Have NAEP math scores improved over the past 40 years of school reform?

Why is this question important? The education system needs to measure critical outcomes to determine whether or not school reforms work in such critical areas as math. One of the most reliable testing instruments is the National Assessment of Educational Progress (NAEP) test. The NAEP provides an ongoing, representational, objective and quantitative data on what students know and can do.

See further discussion below.

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Source: U.S. Department of Education, Institute of Education Sciences, National Center for Educational Statistics, NAEP Data Explorer. http://nces.ed.gov/nationsreportcard/naepdata/

Results: The data shows that there has been a gain in math scores for fourth graders. Their average scores in 2008 were 243, which is near the proficiency cuts score of 249. Eighth grade scores have risen consistently over the forty year period, but are still well below proficiency. Their scores in 2008 were 281, against a proficiency cut score of 299. The least improvement in math scores is in the twelfth grade, where scores haven’t changed much over the forty years and are well below proficiency.

Implications: This data suggests that forty years of school reform, initiatives, spending, etc. have had limited impact on math scores. While the math scores for younger students (fourth grade) have improved, this improvement diminishes by eighth grade and disappears by age twelfth grade. The fact that this absence of success has continued for 40 years is extremely problematic. The implications are that the education system needs to significantly modify its strategies, adopt data systems to track outcomes in relation to interventions, and invest in research to determine what does and does not produce desired outcomes.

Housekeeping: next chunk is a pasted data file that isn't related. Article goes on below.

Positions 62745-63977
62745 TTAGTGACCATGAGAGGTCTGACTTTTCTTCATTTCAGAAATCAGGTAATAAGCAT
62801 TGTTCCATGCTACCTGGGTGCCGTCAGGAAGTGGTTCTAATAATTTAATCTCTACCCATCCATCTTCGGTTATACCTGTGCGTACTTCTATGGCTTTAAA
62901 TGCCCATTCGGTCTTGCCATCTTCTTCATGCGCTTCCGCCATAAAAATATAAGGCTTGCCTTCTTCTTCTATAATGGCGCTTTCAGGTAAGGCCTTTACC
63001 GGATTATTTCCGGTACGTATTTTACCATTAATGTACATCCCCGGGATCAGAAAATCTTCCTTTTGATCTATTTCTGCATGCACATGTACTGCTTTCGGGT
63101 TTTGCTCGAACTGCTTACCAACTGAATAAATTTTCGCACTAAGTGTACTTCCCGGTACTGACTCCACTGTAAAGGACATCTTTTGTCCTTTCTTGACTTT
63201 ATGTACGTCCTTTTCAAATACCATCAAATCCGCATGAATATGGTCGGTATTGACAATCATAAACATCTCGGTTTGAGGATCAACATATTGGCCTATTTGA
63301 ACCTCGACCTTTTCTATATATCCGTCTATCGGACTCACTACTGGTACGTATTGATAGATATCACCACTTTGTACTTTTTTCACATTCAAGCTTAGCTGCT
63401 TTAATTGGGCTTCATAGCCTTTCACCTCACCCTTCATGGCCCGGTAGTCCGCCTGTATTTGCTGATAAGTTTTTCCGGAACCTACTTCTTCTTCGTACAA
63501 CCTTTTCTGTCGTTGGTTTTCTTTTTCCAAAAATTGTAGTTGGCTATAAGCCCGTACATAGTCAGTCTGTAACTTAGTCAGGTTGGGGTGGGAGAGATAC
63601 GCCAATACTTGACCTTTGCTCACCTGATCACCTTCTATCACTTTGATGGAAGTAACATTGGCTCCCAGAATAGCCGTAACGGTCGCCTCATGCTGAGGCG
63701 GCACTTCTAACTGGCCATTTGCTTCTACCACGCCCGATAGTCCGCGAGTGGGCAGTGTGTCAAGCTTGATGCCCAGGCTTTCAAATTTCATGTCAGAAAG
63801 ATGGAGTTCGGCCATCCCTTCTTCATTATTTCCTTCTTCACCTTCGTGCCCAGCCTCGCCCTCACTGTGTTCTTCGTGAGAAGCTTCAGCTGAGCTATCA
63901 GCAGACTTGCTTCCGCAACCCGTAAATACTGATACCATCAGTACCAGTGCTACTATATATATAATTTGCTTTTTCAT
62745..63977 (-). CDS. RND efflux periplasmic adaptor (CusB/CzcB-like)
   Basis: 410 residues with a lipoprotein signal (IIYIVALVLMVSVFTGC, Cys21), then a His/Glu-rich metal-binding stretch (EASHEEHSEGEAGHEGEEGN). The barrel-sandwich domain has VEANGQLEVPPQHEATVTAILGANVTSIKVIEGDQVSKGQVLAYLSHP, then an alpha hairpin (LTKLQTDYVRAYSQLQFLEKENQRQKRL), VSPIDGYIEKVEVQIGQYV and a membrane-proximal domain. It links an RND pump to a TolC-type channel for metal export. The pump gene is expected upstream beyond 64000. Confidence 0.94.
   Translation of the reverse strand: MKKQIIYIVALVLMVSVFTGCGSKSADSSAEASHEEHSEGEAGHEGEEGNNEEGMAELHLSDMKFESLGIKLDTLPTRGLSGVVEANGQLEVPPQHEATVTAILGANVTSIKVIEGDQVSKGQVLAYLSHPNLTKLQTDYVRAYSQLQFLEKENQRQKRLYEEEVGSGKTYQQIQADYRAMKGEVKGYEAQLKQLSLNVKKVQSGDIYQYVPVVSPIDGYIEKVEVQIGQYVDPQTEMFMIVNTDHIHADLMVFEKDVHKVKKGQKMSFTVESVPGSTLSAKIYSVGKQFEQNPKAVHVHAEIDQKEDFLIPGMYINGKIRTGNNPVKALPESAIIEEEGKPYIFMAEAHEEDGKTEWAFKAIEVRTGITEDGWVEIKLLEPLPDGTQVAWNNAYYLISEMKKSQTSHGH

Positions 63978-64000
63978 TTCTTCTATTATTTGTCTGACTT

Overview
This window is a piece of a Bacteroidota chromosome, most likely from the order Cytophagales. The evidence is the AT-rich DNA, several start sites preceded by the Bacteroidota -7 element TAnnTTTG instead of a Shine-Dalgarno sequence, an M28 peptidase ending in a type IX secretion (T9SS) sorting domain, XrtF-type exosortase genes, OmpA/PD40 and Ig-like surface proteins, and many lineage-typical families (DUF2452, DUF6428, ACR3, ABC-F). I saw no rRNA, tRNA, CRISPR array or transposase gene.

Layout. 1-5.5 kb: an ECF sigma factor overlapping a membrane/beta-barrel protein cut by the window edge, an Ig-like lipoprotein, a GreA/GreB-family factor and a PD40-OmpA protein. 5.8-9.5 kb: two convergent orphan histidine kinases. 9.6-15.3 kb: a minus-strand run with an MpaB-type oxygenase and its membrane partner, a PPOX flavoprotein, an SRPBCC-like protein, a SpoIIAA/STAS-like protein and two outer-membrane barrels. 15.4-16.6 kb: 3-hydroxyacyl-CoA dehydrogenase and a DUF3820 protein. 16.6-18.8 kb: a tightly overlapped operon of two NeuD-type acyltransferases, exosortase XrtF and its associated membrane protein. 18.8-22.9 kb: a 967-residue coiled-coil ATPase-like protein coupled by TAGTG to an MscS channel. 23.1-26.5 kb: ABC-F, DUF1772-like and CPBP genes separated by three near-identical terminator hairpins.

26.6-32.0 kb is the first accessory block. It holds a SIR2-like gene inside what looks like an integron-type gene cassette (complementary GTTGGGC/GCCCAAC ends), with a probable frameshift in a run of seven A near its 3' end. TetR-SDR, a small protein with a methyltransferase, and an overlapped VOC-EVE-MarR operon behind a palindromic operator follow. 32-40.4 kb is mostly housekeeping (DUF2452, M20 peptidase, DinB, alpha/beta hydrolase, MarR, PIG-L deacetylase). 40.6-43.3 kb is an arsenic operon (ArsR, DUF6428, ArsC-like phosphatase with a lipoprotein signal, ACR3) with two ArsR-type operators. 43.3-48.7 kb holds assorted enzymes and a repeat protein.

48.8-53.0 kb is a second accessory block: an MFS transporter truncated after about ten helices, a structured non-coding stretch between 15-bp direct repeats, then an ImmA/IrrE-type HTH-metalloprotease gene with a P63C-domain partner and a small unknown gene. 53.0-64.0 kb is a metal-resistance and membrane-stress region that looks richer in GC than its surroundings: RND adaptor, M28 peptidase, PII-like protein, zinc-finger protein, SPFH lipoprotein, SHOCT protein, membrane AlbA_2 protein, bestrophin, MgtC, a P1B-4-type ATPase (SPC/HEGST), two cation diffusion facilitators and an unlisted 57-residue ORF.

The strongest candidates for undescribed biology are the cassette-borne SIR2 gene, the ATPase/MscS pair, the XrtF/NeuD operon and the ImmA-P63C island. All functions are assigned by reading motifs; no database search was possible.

Authors: None

Publisher: U.S. Department of Education, Institute of Education Sciences, National Center for Educational Statistics, NAEP Data Explorer

Study Description: The NAEP test is the only nationally representative and continuing assessment of what America’s students know and can do in: math, reading, science, writing, the arts, civics, economics, geography, and U.S. History. It provides a common metric for all states and a clear picture of student academic progress over time. The test stays the same each year with carefully documented changes. It is administered by National Center for Education Statistics (NCES) within the Institute of Education Sciences within the U.S. Department of Education. The tests are continually scrutinized for reliability and validity by panels of technical experts within NCES and by external groups.

Definitions:

Basic denotes partial mastery of prerequisite knowledge and skills that are fundamental for proficient work at each grade.
Proficient represents solid academic performance. Students reaching this level have demonstrated competency over challenging subject matter.
Advanced represents superior performance.

More details on these standards can be found at: http://nces.ed.gov/nationsreportcard/reading/achieveall.asp#2009ald

Grade 4
Basic = 214
Proficient = 249
Advanced = 282

Grade 8
Basic = 262
Proficient = 299
Advanced = 333

Grade 12
Basic = 288
Proficient = 336
Advanced = 367

Citation: http://nces.ed.gov/nationsreportcard/naepdata/